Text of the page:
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Student Loans and Alternative Education Funding Options

[Jun 14, 2008.]


While many high school graduates may not have a problem with being accepted into a college or university, they may have a problem when it comes to paying for that higher education. While the economy fluctuates and the job market weakens college bound students are finding it necessary to take out loans in order to assist with their academic aspirations. Debt for college students is common; however the rate at which the debt is being incurred, and the amount of the debts is sometimes to severe to keep up the payments. This is why it is important to understand what kinds of loans are available for students in order to avoid unnecessary debts and financial hardships years down the road.

College is not only a right of passage anymore but a requirement for jobs beyond the food industry and retail services. Even though there are many degree holding alumni with low paying jobs the chances that the job market will even itself out is high and so receiving a college degree is still a vital step for your career.

When available, grants and scholarships are far more ideal then loans when paying for college. Grants and most scholarships are not expected to be paid back, whereas loans are. Most loans that are used for financial aid purposes are not expected to start repayment until after the student graduates and in cases of federally approved loans have low interest rates and allow a greater length of time before completion of repayment. Finding a loan that is right for the student, where it is affordable and covers the most area, is very important. Students should not use an excessive amount of loans and instead should use just enough to help pay for their college education. While students may not have to repay the loans right away, there will come a time when they will have to, so planning ahead is crucial.

There are several types of loans offered by different companies and financial institutions but there are generally four major categories. These categories include Student Loans, Parent Loans, Debt Consolidation Loans and Private Loans.

The idea of financial aid loans is to assist the student in paying for college and will, in the best of cases, offer lower interest rates or interest rates that are paid by the Federal Government while the student is enrolled.

In the case of Student Loans such as the Stafford Loan, students can expect a low interest rate with no need for collateral or even a credit check. This type of loan is the best for students given the affordability and possibility of having the interest rates paid for. In order to receive this benefit a student must demonstrate a financial need and it is possible to combine the subsidized and unsubsidized form of the Stafford Loan in order to receive the most amount of money for college possible.

Parent Loans can be taken out by parents of students who are attending college. Most people use the Parent Loans as a way to cover costs that may not already be covered with existing financial programs such as other loans, grants, or scholarships. Such items that may not be covered include books and dorms; however, financial advisers suggest that parents who are looking into this type of loan consider taking out a mortgage as it may be more affordable in the long run.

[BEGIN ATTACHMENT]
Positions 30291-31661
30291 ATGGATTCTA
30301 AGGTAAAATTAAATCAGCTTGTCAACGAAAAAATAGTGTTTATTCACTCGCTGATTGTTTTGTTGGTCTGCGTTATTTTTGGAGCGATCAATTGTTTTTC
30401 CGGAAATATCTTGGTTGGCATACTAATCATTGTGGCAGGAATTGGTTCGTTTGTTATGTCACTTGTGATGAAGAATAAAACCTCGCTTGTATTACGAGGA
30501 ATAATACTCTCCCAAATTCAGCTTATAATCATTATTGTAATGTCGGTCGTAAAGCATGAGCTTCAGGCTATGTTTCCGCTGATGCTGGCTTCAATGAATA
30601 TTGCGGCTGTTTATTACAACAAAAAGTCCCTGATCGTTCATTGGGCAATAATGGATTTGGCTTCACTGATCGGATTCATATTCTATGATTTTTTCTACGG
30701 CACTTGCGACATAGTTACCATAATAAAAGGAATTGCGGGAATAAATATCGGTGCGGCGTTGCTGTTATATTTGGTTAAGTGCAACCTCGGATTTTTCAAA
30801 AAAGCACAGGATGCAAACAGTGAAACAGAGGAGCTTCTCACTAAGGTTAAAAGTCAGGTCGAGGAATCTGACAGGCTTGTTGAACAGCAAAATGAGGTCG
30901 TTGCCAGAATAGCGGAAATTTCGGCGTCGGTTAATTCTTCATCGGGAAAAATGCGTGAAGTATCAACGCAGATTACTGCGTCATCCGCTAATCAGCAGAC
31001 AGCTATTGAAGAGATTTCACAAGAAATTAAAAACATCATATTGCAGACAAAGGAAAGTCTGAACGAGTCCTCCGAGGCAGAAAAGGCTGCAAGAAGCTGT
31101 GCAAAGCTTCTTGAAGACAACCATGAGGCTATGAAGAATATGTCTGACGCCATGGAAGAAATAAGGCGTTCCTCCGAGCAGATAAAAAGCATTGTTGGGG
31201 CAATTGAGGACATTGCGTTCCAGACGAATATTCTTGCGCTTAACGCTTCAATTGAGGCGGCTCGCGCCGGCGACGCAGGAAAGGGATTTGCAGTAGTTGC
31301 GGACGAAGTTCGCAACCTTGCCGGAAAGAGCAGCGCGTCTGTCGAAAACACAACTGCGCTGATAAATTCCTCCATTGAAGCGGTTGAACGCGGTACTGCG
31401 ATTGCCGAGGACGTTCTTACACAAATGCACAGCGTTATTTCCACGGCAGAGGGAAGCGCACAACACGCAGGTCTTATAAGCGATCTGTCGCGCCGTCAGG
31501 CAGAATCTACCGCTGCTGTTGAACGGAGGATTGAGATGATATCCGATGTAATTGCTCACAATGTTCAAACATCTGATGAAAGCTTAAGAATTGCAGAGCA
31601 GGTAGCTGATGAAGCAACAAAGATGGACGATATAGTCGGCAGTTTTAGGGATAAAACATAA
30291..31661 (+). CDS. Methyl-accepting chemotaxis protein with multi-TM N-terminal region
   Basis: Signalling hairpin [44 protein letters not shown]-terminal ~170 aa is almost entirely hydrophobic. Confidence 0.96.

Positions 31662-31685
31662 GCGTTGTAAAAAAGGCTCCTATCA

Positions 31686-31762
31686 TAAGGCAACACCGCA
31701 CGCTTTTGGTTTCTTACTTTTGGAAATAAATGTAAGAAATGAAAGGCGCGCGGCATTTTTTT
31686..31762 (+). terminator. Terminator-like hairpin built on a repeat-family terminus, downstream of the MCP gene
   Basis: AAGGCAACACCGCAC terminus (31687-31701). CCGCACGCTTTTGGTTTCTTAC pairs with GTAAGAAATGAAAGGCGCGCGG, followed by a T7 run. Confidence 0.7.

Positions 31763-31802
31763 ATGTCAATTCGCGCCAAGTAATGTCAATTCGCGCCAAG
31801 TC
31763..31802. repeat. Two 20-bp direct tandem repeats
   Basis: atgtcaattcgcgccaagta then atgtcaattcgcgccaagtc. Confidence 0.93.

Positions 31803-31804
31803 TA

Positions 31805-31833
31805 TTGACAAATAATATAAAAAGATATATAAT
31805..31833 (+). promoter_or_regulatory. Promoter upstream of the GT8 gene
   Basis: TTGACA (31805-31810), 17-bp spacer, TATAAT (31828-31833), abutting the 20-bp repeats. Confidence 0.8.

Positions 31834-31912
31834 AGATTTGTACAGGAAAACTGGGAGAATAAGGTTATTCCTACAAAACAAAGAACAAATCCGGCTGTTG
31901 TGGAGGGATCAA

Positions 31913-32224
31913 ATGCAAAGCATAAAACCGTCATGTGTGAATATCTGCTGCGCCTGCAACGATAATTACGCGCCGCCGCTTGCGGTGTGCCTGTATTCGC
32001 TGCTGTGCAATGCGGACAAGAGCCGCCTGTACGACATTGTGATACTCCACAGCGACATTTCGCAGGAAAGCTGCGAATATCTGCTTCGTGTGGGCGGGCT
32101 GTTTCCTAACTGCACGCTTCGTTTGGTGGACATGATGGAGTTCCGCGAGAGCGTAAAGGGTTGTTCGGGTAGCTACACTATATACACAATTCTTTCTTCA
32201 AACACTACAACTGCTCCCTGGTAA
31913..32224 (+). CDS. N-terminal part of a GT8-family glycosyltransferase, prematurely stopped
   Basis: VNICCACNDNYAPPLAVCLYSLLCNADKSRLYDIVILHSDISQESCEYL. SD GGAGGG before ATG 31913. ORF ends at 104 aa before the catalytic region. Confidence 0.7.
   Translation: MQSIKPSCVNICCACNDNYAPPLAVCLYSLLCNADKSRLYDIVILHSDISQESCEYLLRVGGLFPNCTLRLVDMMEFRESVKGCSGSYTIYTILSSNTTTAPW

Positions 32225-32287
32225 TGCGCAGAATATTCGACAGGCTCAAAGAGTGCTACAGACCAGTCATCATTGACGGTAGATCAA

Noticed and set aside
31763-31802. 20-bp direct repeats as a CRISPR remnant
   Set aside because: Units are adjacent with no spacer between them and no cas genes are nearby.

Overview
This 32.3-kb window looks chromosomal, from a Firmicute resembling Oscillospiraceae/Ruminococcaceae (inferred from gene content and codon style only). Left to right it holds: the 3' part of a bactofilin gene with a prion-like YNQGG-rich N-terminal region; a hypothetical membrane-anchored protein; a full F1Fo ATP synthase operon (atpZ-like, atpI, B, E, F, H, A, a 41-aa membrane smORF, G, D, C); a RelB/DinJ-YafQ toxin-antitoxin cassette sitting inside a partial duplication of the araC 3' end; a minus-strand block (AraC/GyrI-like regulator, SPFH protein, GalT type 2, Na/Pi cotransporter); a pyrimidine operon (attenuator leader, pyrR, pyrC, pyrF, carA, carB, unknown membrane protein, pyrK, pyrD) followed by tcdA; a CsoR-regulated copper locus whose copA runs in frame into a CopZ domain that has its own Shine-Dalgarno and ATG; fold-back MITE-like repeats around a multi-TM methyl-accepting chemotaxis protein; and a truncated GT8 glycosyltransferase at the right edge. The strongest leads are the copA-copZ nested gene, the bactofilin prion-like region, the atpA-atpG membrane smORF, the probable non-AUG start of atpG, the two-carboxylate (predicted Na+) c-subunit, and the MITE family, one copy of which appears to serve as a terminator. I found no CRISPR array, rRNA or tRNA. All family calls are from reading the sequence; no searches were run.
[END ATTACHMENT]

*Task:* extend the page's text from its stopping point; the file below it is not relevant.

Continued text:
Another option is presented by Private Education Loans which are usually financed by private lenders such as banks. These loans tend to have higher interest rates but can help cover costs that Federal loans simply can not cover. Private Education Loans are often considered to be a last resort option before thinking about credit cards to help pay for school. Lenders will look at the student's credit score before approving a loan amount along with the time which is why Federal backed loans are more desirable then Private Education Loans.

Student Loan Consolidation is a handy tactic that combines the various loans received into one monthly sum. While the student receives the convenience of paying just one amount this method of repayment may turn out to be far more expensive. When considering consolidating financial aid loans the student will have to pay close attention to the varying interest rates of each loan as the consolidation interest rate can run anywhere between the lowest rates and the highest. Not every student is eligible for consolidation so it will be important for students to seek the advice of the college's financial aid department in order to determine if they can use the Student Loan Consolidation.

While there are many types of loans available to students they will have to be weary of the fact that each loan will have to be repaid at some point in the future. Loans should be used wisely and not thought of as 'free money' of which there is no such thing. Many students will find it necessary to take out at least one loan in their college career but by being cautious and loan savvy these students will be able to receive the lowest interest rates possible and will be able to repay the loans in a timely and efficient manner.

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